R Tools to use Amazon Redshift with R
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README.md

redshiftTools

This is an R Package meant to easen common operations with Amazon Redshift. The first motivation for this package was making it easier for bulk uploads, where the procedure for uploading data consists in generating various CSV files, uploading them to an S3 bucket and then calling a copy command on the server, this package helps with all those tasks in encapsulated functions.

Installation

To install this package, you'll need to execute these commands:

  install.packages("aws.ec2metadata", repos = c(cloudyr = "http://cloudyr.github.io/drat", getOption("repos")))
    install.packages(c('devtools', 'httr', 'aws.s3', 'Rcpp', 'DBI'))
    devtools::install_github("sicarul/redshiftTools")

Drivers

This library supports two official ways of connecting to Amazon Redshift (Others may work, but untested):

RPostgres

This Postgres library is great, and it works even with Amazon Redshift servers with SSL enabled. It previously didn't support transactions, but is now the recommended way to work with redshiftTools.

To use it, please configure like this:

    devtools::install_github("r-dbi/RPostgres")
    library(RPostgres)
    
    con <- dbConnect(RPostgres::Postgres(), dbname="dbname",
    host='my-redshift-url.amazon.com', port='5439',
    user='myuser', password='mypassword',sslmode='require')
    test=dbGetQuery('select 1')

RJDBC

If you download the official redshift driver .jar, you can use it with this R library, it's not great in the sense that you can't use it with dplyr for example, since it doesn't implement all the standard DBI interfaces, but it works fine for uploading data.

To use it, please configure like this:

    install.packages('RJDBC')
    library(RJDBC)
    
    # Save the driver into a directory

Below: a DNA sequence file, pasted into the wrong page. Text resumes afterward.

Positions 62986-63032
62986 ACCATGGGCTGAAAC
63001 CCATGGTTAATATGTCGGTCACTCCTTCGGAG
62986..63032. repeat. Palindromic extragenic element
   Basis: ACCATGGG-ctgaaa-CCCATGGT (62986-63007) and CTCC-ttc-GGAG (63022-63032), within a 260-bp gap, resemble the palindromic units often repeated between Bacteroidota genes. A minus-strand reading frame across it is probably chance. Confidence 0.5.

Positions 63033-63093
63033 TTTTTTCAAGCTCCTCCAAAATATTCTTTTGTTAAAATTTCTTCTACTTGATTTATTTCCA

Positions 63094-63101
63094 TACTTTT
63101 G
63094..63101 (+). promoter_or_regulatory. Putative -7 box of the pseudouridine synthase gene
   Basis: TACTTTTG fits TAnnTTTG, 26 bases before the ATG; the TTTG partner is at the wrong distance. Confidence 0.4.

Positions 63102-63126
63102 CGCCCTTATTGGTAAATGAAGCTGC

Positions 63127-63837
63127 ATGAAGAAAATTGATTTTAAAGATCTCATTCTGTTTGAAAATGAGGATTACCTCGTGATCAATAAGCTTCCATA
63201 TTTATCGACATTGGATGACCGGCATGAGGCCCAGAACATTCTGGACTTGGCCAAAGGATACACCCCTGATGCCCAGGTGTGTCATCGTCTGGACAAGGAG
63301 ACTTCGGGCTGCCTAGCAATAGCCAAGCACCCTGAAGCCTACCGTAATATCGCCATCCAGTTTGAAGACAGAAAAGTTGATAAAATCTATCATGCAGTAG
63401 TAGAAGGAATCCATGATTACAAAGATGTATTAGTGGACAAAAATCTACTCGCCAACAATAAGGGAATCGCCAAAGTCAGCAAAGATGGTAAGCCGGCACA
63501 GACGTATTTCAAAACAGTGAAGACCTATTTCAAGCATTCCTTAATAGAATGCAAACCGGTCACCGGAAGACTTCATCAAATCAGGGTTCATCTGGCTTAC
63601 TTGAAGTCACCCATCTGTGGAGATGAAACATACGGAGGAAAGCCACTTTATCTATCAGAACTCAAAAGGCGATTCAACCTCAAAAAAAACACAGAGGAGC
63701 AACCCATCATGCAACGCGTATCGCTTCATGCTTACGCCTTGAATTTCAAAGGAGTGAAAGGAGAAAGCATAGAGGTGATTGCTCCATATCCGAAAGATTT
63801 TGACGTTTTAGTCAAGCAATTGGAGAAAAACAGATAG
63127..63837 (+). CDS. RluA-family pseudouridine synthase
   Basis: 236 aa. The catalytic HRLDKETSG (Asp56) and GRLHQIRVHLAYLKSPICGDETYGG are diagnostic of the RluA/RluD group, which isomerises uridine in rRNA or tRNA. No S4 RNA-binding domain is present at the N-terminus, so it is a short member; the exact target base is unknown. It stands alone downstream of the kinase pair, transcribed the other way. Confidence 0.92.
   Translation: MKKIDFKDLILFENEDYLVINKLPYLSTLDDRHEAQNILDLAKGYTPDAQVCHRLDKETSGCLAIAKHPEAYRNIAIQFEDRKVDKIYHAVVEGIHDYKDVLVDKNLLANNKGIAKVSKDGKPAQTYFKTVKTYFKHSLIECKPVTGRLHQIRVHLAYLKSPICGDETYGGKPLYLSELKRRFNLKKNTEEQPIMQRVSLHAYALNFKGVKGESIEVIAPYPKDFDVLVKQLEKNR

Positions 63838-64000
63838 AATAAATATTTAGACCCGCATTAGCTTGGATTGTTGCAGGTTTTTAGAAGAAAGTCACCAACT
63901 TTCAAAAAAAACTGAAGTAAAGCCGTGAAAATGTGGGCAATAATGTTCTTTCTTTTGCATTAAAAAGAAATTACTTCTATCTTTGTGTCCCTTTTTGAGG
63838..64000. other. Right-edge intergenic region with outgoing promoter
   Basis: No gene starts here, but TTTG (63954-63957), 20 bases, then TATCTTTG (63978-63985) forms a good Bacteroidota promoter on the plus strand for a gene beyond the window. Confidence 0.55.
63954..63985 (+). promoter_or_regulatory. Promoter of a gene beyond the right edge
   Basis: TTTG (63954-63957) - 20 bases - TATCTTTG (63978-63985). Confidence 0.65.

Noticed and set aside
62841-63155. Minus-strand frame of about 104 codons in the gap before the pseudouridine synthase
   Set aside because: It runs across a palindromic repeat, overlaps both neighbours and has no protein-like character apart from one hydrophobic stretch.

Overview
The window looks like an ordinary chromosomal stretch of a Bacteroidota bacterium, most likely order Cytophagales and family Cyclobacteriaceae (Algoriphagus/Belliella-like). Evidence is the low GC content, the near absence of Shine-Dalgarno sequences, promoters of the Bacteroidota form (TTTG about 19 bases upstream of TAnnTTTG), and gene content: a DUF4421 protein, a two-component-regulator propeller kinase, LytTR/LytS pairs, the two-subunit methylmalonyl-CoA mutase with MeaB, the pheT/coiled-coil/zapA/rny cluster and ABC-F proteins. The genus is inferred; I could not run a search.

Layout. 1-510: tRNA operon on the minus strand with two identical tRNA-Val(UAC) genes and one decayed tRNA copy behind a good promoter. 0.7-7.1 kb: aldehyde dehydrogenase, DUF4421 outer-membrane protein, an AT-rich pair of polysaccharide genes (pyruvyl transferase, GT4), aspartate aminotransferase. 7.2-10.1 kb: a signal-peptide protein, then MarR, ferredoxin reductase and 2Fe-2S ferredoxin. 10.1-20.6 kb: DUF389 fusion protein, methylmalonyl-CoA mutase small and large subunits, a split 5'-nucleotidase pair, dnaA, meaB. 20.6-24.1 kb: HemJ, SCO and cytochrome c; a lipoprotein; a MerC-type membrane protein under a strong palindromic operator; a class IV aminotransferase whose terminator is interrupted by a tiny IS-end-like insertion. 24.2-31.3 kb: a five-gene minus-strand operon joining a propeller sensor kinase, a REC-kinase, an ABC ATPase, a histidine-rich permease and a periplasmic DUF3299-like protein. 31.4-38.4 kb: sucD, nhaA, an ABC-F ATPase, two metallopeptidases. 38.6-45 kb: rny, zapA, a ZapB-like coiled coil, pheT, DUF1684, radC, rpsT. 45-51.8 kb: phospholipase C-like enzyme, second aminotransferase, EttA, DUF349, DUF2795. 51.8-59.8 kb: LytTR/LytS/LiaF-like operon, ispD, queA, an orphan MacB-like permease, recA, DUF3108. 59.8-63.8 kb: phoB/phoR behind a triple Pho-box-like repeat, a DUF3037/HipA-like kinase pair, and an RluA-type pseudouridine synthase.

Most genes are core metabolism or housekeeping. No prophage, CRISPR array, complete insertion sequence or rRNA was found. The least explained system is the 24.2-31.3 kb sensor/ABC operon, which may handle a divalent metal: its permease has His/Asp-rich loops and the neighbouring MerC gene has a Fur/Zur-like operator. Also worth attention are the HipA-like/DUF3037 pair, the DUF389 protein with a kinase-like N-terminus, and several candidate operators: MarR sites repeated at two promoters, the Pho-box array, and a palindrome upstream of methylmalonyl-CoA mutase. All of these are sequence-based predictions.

dir.create('~/.redshiftTools')
    download.file('http://s3.amazonaws.com/redshift-downloads/drivers/RedshiftJDBC41-1.1.9.1009.jar','~/.redshiftTools/redshift-driver.jar')
    
    # Use Redshift driver
    driver <- JDBC("com.amazon.redshift.jdbc41.Driver", "~/.redshiftTools/redshift-driver.jar", identifier.quote="`")

    # Create connection    
    dbname="dbname"
    host='my-redshift-url.amazon.com'
    port='5439'
    user='myuser'
    password='mypassword'
    ssl='true'
    url <- sprintf("jdbc:redshift://%s:%s/%s?tcpKeepAlive=true&ssl=%s&sslfactory=com.amazon.redshift.ssl.NonValidatingFactory", host, port, dbname, ssl)
    conn <- dbConnect(driver, url, user, password)

Usage

Creating tables

For creating tables, there is a support function, rs_create_statement, which receives a data.frame and returns the query for creating the same table in Amazon Redshift.

n=1000
testdf = data.frame(
a=rep('a', n),
b=c(1:n),
c=rep(as.Date('2017-01-01'), n),
d=rep(as.POSIXct('2017-01-01 20:01:32'), n),
e=rep(as.POSIXlt('2017-01-01 20:01:32'), n),
f=rep(paste0(rep('a', 4000), collapse=''), n) )

cat(rs_create_statement(testdf, table_name='dm_great_table'))

This returns:

CREATE TABLE dm_great_table (
a VARCHAR(8),
b int,
c date,
d timestamp,
e timestamp,
f VARCHAR(4096)
);

The cat is only done to view properly in console, it's not done directly in the function in case you need to pass the string to another function (Like a query runner)

Uploading data

For uploading data, you'll have available now 2 functions: rs_replace_table and rs_upsert_table, both of these functions are called with almost the same parameters, except on upsert you can specify with which keys to search for matching rows.

For example, suppose we have a table to load with 2 integer columns, we could use the following code:

    library("aws.s3")
    library(RPostgres)
    library(redshiftTools)

    a=data.frame(a=seq(1,10000), b=seq(10000,1))
    n=head(a,n=10)
    n$b=n$a
    nx=rbind(n, data.frame(a=seq(5:10), b=seq(10:5)))

    con <- dbConnect(RPostgres::Postgres(), dbname="dbname",
    host='my-redshift-url.amazon.com', port='5439',
    user='myuser', password='mypassword',sslmode='require')

    b=rs_replace_table(a, dbcon=con, table_name='mytable', bucket="mybucket", split_files=4)
    c=rs_upsert_table(nx, dbcon=con, table_name = 'mytable', split_files=4, bucket="mybucket", keys=c('a'))

Creating tables with data

A conjunction of rs_create_statement and rs_replace_table can be found in rs_create_table. You can create a table from scratch from R and upload the contents of the data frame, without needing to write SQL code at all.

    library("aws.s3")
    library(RPostgres)
    library(redshiftTools)

    a=data.frame(a=seq(1,10000), b=seq(10000,1))
    
    con <- dbConnect(RPostgres::Postgres(), dbname="dbname",
    host='my-redshift-url.amazon.com', port='5439',
    user='myuser', password='mypassword',sslmode='require')

    b=rs_create_table(a, dbcon=con, table_name='mytable', bucket="mybucket", split_files=4)